Kids today just don’t realise how lucky they are growing up with such surreal cartoon fineries as Spongebob Squarepants. As an avid watcher of satellite television cartoon channels, I would class it (along with Fairly Odd Parents, Invader Zim and Samurai Jack) as one of the best non-adult specific cartoons ever made. The fact that it came 28th in Channel 4’s recent ‘100 Greatest Cartoons’ production suggests that many other people would agree with me – pre-adolescent or otherwise.
This is a game clearly aimed at the younger and less discerning end of that Squarepants-appreciative spectrum, but that does not detract from the entertainment value of its subject matter. In sticking reasonably closely to the events of the recent Spongebob film, to which I recently went under the pretence of taking my six-year-old nephew, it manages to avoid the sort of horrendous massacring of the source material to which games of this variety are often subject. But is there a strong enough game framework to support the license adequately?
The Spongebob Squarepants Movie is solid enough. A simple level-based structure leads us through the events of the movie via different platform and racing levels, the latter of which see Spongebob and his cerebrally challenged friend Patrick skidding down mountains and across abysses in a bathtub or driving around Bikini Bottom in a giant sandwich. The platform sections are fairly straightforward – the player can switch between Patrick and Spongebob at different points, and each of them has different abilities (and different mildly amusing soundbites). Collectable “macho” weights serve to up the characters’ abilities, and collecting ice-cream tokens, which are hidden around the levels as parts of separate challenges, allows Spongebob and Patrick to learn new moves and progress to new levels.
The Spongebob Squarepants Movie is fairly easy-going most of the time, which is fair enough for a game aimed at the younger end of the market. Satisfyingly, it’s also not so easy as to be patronising. As a reviewer, one sees children’s games made a mockery of by sheer laziness with alarming frequency, resulting in a product that’s not fun for anyone of any age. This game, however, is sufficiently varied and interesting to hold the younger player’s demanding attention-span without ever frustrating them through repetition or lazy design. It is a solid effort.
So, fairly standard stuff, then? Pretty much. But The Spongebob Squarepants Movie manages to do standard stuff really very well. The combination of racing and platform-based levels really helps to prevent the game from getting stale, and there is a surprising amount of variety evident in all of them. New moves enable the player to go back to earlier levels and try out new tasks, and completing the racing levels first time around opens up time- and accuracy-based challenges. And of course, it all being Spongebob-based makes it that bit more fun to play through – why swing by a rope when, instead, you can swing from a cube of ice by your tongue?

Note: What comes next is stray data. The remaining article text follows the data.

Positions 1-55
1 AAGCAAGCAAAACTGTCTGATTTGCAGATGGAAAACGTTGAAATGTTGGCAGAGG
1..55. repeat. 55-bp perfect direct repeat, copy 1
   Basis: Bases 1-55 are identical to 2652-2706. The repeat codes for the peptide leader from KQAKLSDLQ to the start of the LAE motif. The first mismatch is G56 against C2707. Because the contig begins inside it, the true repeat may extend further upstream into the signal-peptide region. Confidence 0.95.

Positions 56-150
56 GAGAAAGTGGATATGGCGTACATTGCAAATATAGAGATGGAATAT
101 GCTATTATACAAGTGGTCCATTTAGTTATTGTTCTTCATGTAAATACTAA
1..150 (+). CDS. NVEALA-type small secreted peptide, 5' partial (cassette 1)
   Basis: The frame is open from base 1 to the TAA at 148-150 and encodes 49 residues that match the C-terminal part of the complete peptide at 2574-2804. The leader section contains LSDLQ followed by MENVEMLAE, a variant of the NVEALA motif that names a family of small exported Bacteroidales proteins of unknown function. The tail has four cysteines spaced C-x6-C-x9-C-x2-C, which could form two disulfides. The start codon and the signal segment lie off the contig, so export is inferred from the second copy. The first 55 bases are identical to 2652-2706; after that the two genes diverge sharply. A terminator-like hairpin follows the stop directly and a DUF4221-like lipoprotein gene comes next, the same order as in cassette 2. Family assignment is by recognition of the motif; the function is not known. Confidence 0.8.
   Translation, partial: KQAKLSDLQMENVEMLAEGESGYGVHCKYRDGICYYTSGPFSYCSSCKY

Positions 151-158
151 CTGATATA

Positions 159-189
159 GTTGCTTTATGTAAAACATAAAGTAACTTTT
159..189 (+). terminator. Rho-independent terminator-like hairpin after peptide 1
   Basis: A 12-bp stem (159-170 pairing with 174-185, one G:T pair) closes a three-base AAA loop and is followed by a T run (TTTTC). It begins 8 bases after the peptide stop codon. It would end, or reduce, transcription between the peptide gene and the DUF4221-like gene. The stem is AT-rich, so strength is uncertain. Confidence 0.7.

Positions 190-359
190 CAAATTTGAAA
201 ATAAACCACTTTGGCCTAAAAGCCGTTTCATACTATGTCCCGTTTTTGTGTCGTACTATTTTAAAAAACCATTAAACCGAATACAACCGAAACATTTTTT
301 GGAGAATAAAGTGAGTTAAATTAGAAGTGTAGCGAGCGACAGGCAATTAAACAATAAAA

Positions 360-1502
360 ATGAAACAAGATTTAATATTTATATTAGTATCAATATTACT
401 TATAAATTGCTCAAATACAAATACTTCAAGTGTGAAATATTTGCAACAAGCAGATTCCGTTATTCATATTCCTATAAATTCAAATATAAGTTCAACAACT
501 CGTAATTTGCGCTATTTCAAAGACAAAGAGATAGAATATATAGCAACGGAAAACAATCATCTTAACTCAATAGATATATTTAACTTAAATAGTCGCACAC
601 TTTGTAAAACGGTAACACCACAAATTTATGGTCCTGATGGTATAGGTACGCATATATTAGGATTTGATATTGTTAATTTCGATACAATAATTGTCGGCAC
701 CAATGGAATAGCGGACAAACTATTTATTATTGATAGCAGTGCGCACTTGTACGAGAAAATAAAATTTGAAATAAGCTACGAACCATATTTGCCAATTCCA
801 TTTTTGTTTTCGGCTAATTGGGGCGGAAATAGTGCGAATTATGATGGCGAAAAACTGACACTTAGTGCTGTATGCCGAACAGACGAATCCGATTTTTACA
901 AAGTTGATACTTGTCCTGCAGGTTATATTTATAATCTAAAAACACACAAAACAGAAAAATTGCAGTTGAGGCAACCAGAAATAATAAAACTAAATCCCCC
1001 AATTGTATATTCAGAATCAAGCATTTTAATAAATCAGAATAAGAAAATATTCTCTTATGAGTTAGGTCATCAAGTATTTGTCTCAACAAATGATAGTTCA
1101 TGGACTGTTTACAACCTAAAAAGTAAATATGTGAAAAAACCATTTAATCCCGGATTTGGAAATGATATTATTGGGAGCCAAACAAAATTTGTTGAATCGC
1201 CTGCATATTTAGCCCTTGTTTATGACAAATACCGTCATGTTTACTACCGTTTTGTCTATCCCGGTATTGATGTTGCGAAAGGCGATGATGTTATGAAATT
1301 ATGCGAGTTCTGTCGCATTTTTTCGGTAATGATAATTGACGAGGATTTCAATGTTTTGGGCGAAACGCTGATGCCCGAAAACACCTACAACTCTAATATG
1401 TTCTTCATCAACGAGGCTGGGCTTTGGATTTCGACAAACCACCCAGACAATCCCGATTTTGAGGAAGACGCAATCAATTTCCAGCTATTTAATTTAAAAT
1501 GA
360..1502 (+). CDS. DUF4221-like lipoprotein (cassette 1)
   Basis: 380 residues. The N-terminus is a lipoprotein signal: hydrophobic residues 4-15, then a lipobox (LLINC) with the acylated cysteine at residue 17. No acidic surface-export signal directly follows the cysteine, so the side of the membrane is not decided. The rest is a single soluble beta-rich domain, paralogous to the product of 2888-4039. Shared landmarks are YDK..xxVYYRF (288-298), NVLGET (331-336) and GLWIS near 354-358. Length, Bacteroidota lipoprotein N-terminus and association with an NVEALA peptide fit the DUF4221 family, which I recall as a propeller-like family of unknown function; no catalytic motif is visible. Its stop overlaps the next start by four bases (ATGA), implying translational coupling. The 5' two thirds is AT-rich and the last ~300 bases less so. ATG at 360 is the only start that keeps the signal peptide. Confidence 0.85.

In fact, there are many such oddities in the game. The weirdness of the whole thing will no doubt bring a smile to the face of any fan of the series. Patrick’s hilariously retarded comments and cries of ‘UHSCHMUTHUTHUGNH!’ upon sticking his tongue to bits of floating ice definitely add something to proceedings, as do both characters’ expressions and lively comments. Besides – you won’t find many other games where you are called upon to defeat a monster with a tongue shaped deceptively like an ice-cream vendor.
Indeed, the game remains faithful to the fabulous insanity of the Spongebob Squarepants cartoon, and to be honest that’s where most of its appeal comes from. Without the soundbites, bizarre settings and downright weirdness that is often apparent (and the presence of the word ‘McSpazmatron’, which is almost worth renting the game for on its own), it would be just a solid-but-boring adventure game. As it is, it’s not only solid, but quite funny; not only average, but genuinely entertaining. What’s more, it’s a really great kids’ game, much more worthy of your younger relatives’ attentions than your average badly-made license cash-in; The Spongebob Squarepants Movie has genuine charm for a fan of the series.
Of course, there are areas which could have been improved. The twixt-level cutscenes consist of stills from the movie, which is not exactly enthralling, although the amusing French commentator does inject a bit of entertainment into them. The graphics, though usually bright and interesting enough, are occasionally a bit ragged. And the loading times are somewhat questionable. And yes, in the end it’s rather standard fare with an amusing license slapped on. But I don’t think that there are many people on this Earth who would presume The Spongebob Squarepants Movie to be some great gaming opus. For what it is, though – a game aimed at children who like Spongebob enough to go and see the film – it’s worthy of commendation.